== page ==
Abstract For the past decades, bots and botnets have been on the front page of newspapers and are one of the main topics of discussion in the news media. The range of the attacks and their targets have been increasing. 1 A recent example, the Mirai network - a botnet built through insecure Internet of Things (IoT) devices -, has been at the center of attention after it provoked an internet outage primarily on the East Coast.
Abstract Though most information security research focuses on current threats, tools, and techniques to defeat attacks, it is vital to recognize and understand the humans behind attacks. Individual attackers have various skills, motives, and social relationships that shape their actions and the resources they target. In this paper we will explore the distribution of skill in the global hacker community, the influence of on and off-line social relationships, motivations across attackers, and the near-future of threats to improve our understanding of the hacker and attacker community.
Abstract Currently, attacks against web applications make up more than 60% of the total number of attempted attacks on the Internet. Organizations cannot afford to allow their websites be compromised, as this can result in serving malicious content to customers, or leaking customer’s data. Whether the particular web application is part of a company’s website, or a personal web page, there are certain characteristics common to all web applications. Most people trust in the reliability of web applications and they are often hosted on powerful servers with high bandwidth connections to the Internet.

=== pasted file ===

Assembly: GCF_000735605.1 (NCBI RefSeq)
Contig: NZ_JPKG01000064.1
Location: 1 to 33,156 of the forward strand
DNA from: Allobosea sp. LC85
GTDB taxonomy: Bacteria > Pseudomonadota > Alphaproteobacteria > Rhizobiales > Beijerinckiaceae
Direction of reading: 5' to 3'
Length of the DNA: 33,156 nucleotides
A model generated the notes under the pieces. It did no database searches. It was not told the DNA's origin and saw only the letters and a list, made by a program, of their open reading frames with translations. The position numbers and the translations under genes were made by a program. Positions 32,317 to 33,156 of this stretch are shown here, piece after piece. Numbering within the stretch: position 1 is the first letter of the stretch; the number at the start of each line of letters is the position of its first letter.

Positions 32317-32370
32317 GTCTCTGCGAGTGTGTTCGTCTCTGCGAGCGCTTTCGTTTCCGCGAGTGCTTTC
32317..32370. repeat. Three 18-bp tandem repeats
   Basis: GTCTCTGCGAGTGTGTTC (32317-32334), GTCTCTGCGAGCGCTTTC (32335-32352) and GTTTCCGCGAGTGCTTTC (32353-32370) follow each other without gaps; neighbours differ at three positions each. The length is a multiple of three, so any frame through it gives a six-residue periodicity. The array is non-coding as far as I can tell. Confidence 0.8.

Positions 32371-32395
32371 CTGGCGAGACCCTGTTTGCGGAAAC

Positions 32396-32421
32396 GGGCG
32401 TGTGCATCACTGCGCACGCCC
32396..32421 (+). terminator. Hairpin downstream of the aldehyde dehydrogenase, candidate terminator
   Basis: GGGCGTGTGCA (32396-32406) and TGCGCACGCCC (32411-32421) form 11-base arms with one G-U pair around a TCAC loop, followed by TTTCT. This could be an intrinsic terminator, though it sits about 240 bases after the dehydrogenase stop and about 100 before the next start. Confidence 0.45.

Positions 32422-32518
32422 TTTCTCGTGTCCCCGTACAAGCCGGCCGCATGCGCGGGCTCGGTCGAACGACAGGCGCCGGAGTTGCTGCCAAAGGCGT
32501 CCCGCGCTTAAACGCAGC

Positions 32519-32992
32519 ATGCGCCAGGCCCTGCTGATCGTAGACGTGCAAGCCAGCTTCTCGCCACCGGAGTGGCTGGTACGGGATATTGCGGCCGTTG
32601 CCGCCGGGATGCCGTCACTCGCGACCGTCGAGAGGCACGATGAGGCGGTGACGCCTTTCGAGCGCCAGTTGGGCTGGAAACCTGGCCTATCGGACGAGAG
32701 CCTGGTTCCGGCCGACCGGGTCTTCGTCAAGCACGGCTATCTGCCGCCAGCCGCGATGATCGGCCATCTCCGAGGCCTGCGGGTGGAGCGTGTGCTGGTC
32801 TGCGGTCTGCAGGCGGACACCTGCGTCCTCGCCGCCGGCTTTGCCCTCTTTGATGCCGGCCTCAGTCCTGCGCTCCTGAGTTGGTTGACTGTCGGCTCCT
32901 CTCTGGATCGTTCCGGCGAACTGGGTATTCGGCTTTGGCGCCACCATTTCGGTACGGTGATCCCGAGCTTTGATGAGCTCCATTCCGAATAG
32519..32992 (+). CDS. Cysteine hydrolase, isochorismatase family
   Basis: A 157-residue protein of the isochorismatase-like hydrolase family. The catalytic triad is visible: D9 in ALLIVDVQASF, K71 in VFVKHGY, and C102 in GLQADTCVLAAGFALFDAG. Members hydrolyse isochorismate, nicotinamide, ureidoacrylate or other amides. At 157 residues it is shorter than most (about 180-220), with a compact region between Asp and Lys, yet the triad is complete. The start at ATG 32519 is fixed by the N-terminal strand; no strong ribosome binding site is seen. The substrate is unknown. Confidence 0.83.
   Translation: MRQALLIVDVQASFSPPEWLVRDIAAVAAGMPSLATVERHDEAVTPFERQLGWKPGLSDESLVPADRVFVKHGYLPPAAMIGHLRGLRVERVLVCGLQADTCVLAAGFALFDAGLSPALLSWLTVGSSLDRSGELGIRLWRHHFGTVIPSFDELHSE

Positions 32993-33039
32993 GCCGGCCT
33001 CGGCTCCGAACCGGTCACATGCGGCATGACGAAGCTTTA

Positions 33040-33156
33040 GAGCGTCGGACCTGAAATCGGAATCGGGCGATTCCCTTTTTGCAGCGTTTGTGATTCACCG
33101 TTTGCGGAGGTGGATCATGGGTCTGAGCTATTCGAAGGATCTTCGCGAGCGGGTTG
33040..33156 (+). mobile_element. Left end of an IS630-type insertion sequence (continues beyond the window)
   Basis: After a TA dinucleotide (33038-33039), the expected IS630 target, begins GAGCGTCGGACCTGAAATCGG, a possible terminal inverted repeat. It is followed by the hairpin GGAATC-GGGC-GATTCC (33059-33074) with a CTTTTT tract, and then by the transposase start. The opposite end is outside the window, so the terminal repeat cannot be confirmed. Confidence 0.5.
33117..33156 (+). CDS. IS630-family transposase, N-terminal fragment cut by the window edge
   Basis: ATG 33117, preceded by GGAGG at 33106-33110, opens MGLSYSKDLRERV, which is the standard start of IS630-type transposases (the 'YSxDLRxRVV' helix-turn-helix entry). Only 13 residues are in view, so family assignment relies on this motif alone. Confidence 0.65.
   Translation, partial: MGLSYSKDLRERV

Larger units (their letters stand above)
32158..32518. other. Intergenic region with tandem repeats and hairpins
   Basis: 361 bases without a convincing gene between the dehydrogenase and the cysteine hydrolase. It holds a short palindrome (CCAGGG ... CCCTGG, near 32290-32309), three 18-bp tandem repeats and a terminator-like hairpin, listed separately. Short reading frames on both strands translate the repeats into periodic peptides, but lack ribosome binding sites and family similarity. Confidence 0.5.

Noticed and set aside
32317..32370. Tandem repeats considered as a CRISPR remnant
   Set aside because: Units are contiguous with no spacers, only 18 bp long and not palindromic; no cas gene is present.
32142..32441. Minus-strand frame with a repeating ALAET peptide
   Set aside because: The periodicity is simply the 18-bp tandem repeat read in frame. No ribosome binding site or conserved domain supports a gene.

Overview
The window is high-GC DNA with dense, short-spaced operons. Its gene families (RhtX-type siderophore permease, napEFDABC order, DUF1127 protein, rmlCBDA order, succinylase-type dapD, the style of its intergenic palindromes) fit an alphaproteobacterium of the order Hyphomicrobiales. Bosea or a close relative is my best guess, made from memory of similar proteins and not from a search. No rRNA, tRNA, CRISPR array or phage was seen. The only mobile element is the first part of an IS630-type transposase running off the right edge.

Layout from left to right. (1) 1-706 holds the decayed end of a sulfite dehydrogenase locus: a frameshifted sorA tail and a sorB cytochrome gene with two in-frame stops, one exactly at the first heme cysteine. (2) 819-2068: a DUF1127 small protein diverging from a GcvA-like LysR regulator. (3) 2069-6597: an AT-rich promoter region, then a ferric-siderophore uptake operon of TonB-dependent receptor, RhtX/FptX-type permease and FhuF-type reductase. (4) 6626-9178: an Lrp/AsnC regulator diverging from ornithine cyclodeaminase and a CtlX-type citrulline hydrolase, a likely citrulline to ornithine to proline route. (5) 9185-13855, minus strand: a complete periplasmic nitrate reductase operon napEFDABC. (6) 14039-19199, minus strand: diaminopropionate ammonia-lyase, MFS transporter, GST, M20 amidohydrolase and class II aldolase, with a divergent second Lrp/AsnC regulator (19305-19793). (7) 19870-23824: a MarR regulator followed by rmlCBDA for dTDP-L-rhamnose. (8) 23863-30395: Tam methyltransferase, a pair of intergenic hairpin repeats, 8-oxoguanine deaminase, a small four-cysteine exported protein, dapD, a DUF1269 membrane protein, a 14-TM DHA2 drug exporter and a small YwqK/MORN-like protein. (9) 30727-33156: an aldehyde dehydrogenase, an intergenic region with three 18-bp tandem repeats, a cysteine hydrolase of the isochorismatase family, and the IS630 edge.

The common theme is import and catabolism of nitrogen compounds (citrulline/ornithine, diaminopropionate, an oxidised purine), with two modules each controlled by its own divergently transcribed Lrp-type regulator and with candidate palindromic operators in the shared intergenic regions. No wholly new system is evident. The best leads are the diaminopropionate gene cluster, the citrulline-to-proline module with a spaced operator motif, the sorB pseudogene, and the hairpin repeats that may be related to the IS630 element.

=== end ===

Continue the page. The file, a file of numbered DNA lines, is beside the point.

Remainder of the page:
Abstract For the last few years, while low-interaction (LI) honeypot systems like Nepenthes and PHoneyC are getting more and more powerful, the progress of high-interaction (HI) honeypot technology has been somewhat slower. This is especially true for Sebek, the de-facto HI honeypot monitoring tool. In this KYT paper, we introduce Qebek, a QEMU based HI honeypot monitoring tool which aims at improving the invisibility of monitoring the attackers activities in HI honeypots.
Abstract The Conficker worm has infected several million computers since it first started spreading in late 2008 but attempts to mitigate Conficker have not yet proved very successful. In this paper we present several potential methods to contain Conficker. The approaches presented take advantage of the way Conficker patches infected systems, which can be used to remotely detect a compromised system. Furthermore, we demonstrate various methods to detect and remove Conficker locally and a potential vaccination tool is presented.
Introduction A common assumption within the network and security community is that Network Address Translation (NAT) and filtering devices such as routers and firewalls provide protection from direct inbound attack and control. Networked systems behind devices of this type are usually assigned private (non-routable) IP addresses and may be screened from arbitrary inbound connections which prevent attackers from initiating connections to these presumed ‘protected’ network assets. To bypass this perimeter defense, attackers have depended on malware to infect the host systems and initiate an outbound connection to a command and control system, perhaps becoming part of a botnet to wait for and then execute commands.
Introduction Today, many attackers are part of organized crime with the intent to defraud their victims. Their goal is to deploy malware on a victim’s machine and to start collecting sensitive data, such as online account credentials and credit card numbers. Since attackers have a tendency to take the path of least resistance and many traditional attack paths are barred by a basic set of security measures, such as firewalls or anti-virus engines, the “black hats” are turning to easier, unprotected attack paths to place their malware onto the end user’s machine.